Victoria repeatedly had begged her to come home to recover from her loss “in the bosom of family” as she put it. But her mother, with her impressively substantial bosom, could be so very … well—there was no other way to put it—suffocating. She supposed her mother meant well, but the Queen felt compelled to control every detail of her nine children’s lives, and that had been a source of frustration and tension within the family for as long as Vicky could remember. No doubt that was why Bertie and the other boys in the family had been so very eager to leap into the military. But the girls, of course, had fewer chances for independence. It was either live out their lives with their mother or marry. And then their husbands had the final word on all important matters.
None of Victoria’s daughters had achieved true freedom and independence, not in Vicky’s opinion. With the possible exception of her sister Louise, who was so stubborn and impossibly Bohemian when among her artiste-friends. Louise seemed utterly unconcerned with class and mixed casually with commoners. A shocking state of affairs, as far as their mother was concerned. Frankly, Vicky thought her younger sister was taking her liberal view of society a trifle too far. But then, she had to admit, Louise at least seemed content with the life she’d chosen. Her paintings were good, but her sculptures were magnificent. Maybe she was even … happy?
Happiness was a concept Vicky wasn’t sure she understood.
Vicky roused herself from grim thoughts and looked up at the two young women standing before her. So innocent, yet … on the treacherous cusp of adulthood.
“Well, you must be tired from your journey, Maud. Why don’t you get settled in. Sophie will show you around so you won’t get lost. You’ve brought your chaperone and maid with you, have you?” Maud nodded solemnly. “Good, then. They’ll unpack you. We’ll dine at eight o’clock, just family. You girls may chat or play cards until then.Tomorrow we’ll arrange a tour of the city and other entertainments for the duration of your stay with us.”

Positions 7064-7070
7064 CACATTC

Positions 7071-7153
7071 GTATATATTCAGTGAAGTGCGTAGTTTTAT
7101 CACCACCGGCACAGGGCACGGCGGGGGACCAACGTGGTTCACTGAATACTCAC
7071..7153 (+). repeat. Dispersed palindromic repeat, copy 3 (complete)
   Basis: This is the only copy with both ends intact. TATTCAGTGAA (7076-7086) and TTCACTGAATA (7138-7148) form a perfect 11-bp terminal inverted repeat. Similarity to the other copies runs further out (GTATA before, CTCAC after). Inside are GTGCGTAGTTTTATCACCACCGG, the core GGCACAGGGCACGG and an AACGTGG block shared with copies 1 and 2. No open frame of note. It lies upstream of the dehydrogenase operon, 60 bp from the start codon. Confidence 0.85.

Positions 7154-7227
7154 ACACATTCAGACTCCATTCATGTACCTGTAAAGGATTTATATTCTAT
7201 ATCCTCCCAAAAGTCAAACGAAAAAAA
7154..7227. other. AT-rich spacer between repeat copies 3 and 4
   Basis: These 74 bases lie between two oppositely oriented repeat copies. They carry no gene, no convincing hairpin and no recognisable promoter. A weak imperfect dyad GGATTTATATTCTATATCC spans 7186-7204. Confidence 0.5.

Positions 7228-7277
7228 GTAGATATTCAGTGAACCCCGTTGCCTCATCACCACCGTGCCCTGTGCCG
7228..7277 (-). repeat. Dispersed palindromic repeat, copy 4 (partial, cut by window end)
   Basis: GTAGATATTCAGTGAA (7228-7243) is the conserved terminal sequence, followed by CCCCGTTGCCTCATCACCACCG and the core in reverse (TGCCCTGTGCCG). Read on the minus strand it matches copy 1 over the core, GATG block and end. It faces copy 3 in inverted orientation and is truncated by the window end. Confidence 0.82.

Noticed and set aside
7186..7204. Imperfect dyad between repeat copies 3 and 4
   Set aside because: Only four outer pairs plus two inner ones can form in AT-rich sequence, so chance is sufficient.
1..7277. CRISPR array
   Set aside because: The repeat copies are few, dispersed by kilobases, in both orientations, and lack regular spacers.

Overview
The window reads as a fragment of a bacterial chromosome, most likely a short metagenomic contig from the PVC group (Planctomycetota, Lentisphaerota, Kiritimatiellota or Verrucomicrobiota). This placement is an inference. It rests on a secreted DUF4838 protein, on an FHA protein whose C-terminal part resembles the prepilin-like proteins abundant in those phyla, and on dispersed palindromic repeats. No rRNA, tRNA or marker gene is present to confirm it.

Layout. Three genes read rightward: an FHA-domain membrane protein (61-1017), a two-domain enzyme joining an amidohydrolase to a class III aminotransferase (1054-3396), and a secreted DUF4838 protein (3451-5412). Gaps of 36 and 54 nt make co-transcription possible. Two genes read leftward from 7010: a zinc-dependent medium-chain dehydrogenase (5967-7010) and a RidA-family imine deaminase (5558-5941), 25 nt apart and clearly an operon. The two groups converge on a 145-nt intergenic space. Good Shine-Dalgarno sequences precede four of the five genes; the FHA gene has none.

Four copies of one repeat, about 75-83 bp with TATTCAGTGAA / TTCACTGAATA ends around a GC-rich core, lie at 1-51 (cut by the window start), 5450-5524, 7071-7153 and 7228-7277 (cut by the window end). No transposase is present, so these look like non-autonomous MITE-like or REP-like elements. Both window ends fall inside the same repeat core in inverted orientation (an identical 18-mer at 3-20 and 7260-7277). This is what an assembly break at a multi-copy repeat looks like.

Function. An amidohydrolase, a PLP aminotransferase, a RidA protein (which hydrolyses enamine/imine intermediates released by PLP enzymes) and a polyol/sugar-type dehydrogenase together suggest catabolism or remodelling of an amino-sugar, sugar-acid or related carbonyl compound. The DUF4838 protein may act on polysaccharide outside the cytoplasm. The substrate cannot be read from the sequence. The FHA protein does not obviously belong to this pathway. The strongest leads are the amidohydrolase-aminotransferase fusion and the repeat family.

Sophie clasped her mother’s arm with both hands as if to physically capture her wandering attention. “Mama, that’s not why she came.”
“Oh? Why did you come, Maud dear?” She gave an inward sigh, prepared for a lecture delivered in the Queen’s words through her niece’s lips. Strength to carry on! Duty and family are all that’s important! And of course, the usual reminders that she would never receive the same compassion from the people of Germany as she would back in England, where she’d spent her childhood. Thus she should return to her birth country to be swaddled in the protective arms of her family. As if that will bring back my husband or my crown.
“We need you to come to London immediately, Aunt Vicky,” Maud burst out in her habitually dramatic fashion, eyes bright.
Despite the dark days she saw ahead, and her darker mood, a laugh escaped Vicky’s lips. “Oh, you need me, do you?” Preposterous! “A widowed, unseated empress is required in London. Tell me now—why do you need me?”
Maud looked at her—wide blue eyes suddenly stripped of all innocence, all playfulness. “Why? Because of the murders,” she said.
Bio: Mary Hart Perry (aka Kathryn Johnson)
Mary Hart Perry grew up in New England and now lives in the Washington DC area with her husband and two feline writing partners, Tempest and Miranda. She’s the author of over 40 novels published by major U.S. and foreign publishers. She writes historical fiction as Mary Hart Perry and contemporary romantic thrillers under her own name, Kathryn Johnson. She also teaches fiction-writing workshops for The Writer’s Center in Bethesda, Maryland. Her popular 8-week course, The Extreme Novelist, supports and encourages class members through a full first draft of their novels. In 2008, she founded Write by You, a writer’s mentoring service, to aid individual authors in reaching their publication goals. She has been nominated for the prestigious Agatha Christy Award, and won the Heart of Excellence and Bookseller’s Best Awards (sponsored by the Romance Writers of America). Her works in progress include Victorian thrillers inspired by the lives of Queen Victoria’s daughters, and a new contemporary romantic-suspense series scheduled for release in 2014-15. Kathryn is a member of the Author’s Guild, Romance Writers of America, Mystery Writers of America, Sisters in Crime, Novelists Inc, and the Historical Novel Society.
Contact: Mary@MaryHart Perry.com, or Kathryn@WriteByYou.com
Twitter: @Mary_Hart_Perry or @KathrynKJohnson